This study had some limitations. First, because this research was retrospective, it may have been affected by selection and information biases. Hence, the incidence of CV stenosis and other complications may have been underestimated. We could not analyze asymptomatic CV stenosis. Furthermore, the decisions to perform CIED implantation before or after VA placement and side selection were mainly made by the physician, based on the expected level of technical procedural difficulty. Second, our study cohort consisted only of subjects of Asian descent; thus, our findings should be cautiously interpreted when considering other ethnic groups. Third, the small sample size in this single-center cohort limits the overall generalizability of our results. Additional large cohort studies are required to establish the association between transvenous CIEDs and the clinical outcomes of chronic hemodialysis patients.

Conclusions

The most common method of CIED placement is still with transvenous electrical leads and implantation of an impulse generator in a subcutaneous pocket, and the presence of electrical leads in the central veins carries a serious risk of vascular and infectious complications; this demands an individualized approach to VA. However, in patients with CKD requiring a CIED and VA, the management strategy has not yet been standardized, owing to a lack of supporting clinical data. Although our limited experience involved only a small number of patients, and there were no significant differences in the median primary and secondary patency rates between VA ipsilateral and contralateral to CIED leads, our analysis suggested that the incidence of systemic complications or mortality was significantly higher in chronic hemodialysis patients with CIEDs ipsilateral to their VA location. Whenever feasible, it is preferable to avoid ipsilateral CIED and VA. Our results could provide valuable background evidence for further large cohort studies to establish the best management strategy for these patients.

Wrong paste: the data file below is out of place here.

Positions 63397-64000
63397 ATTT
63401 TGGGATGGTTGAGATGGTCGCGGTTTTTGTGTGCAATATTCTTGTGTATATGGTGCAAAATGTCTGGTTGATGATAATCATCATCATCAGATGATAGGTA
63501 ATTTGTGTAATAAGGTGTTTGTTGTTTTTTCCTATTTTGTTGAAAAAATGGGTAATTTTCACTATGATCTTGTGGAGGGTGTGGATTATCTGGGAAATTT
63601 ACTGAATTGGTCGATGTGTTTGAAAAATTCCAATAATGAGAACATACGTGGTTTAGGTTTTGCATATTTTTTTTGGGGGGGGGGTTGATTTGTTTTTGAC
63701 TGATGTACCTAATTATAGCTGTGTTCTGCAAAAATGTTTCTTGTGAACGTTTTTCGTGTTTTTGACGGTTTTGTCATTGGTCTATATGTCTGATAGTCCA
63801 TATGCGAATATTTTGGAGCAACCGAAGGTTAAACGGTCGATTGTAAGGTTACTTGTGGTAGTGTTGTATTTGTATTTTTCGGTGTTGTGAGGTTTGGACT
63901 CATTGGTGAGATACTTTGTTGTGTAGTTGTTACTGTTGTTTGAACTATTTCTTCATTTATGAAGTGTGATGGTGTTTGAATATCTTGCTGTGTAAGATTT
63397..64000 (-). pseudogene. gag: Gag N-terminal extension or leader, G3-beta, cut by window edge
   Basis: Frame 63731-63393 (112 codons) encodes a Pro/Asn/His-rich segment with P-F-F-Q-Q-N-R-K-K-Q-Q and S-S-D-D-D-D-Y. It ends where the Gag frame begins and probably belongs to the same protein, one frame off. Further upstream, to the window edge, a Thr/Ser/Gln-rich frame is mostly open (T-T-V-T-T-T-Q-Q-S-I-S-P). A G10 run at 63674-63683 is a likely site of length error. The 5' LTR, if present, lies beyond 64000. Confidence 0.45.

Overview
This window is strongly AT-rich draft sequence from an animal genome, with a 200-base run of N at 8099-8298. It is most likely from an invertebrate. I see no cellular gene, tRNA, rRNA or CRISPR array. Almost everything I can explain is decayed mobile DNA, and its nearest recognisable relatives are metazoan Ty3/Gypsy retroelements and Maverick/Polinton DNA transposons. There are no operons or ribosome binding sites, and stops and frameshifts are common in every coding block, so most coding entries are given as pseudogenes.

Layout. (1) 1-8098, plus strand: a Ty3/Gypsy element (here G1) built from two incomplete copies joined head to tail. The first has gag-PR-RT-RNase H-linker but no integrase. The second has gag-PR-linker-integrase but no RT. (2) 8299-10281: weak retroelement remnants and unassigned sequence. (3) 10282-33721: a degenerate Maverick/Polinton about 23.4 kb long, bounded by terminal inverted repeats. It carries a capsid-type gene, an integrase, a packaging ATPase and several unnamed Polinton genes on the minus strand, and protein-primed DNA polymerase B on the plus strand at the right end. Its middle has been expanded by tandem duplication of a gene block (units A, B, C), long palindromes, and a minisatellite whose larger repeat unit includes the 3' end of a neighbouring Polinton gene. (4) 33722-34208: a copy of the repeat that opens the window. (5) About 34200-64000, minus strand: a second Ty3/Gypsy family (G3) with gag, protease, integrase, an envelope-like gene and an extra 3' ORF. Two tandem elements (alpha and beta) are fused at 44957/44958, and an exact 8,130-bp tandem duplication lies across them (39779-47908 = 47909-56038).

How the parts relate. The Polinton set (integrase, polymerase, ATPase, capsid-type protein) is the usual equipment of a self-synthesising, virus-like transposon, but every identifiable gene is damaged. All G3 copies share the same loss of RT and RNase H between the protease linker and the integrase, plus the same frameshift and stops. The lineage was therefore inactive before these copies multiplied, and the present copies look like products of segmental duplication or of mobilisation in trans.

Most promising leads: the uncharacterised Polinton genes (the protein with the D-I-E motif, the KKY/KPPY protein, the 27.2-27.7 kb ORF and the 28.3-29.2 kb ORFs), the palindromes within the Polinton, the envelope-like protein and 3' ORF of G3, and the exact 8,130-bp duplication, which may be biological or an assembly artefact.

Abbreviations

AV: 

Atrioventricular

AVF: 

Arteriovenous fistula

AVG: 

Prosthetic arteriovenous graft

CIED: 

Cardiac implantable electronic device

CKD: 

Chronic kidney disease

CV: 

Central venous

ICD: 

Implantable cardioverter defibrillator

PM: 

Permanent pacemaker

VA: 

Vascular access

Declarations

Acknowledgements

Not applicable.

Funding

None.

Availability of data and materials

The datasets used and/or analysed during the current study are available from the corresponding author on reasonable request.

Authors’ contributions

SJ, GBN and JWC performed the statistical analysis, interpreted the data, and drafted and critically revised the manuscript. MJK performed the statistical analysis. YH, and TWK acquired and interpreted the data. YPC conceived and designed the study, provided supervision, interpreted the data, and critically revised the manuscript. All authors approve the final version of the manuscript and agree to be accountable for all aspects of the study.

Ethics approval and consent to participate

The research was approved by the Institutional Review Board of Asan Medical Center (2018–0442), which waived the need for informed consent.

Consent for publication

Not applicable.

Competing interests

The authors declare that they have no competing interests.

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Authors’ Affiliations

(1)
Division of Vascular Surgery, Department of Surgery, University of Ulsan College of Medicine, Asan Medical Center, 88, Olympic-ro 43-gil, Seoul, 05505, Republic of Korea
(2)
Division of Cardiology, Department of Internal Medicine, University of Ulsan College of Medicine, Asan Medical Center, Seoul, Republic of Korea
(3)
Division of Nephrology, Department of Internal Medicine, University of Ulsan College of Medicine, Asan Medical Center, Seoul, Republic of Korea
(4)
Department of Clinical Epidemiology and Biostatistics, University of Ulsan College of Medicine, Asan Medical Center, Seoul, Republic of Korea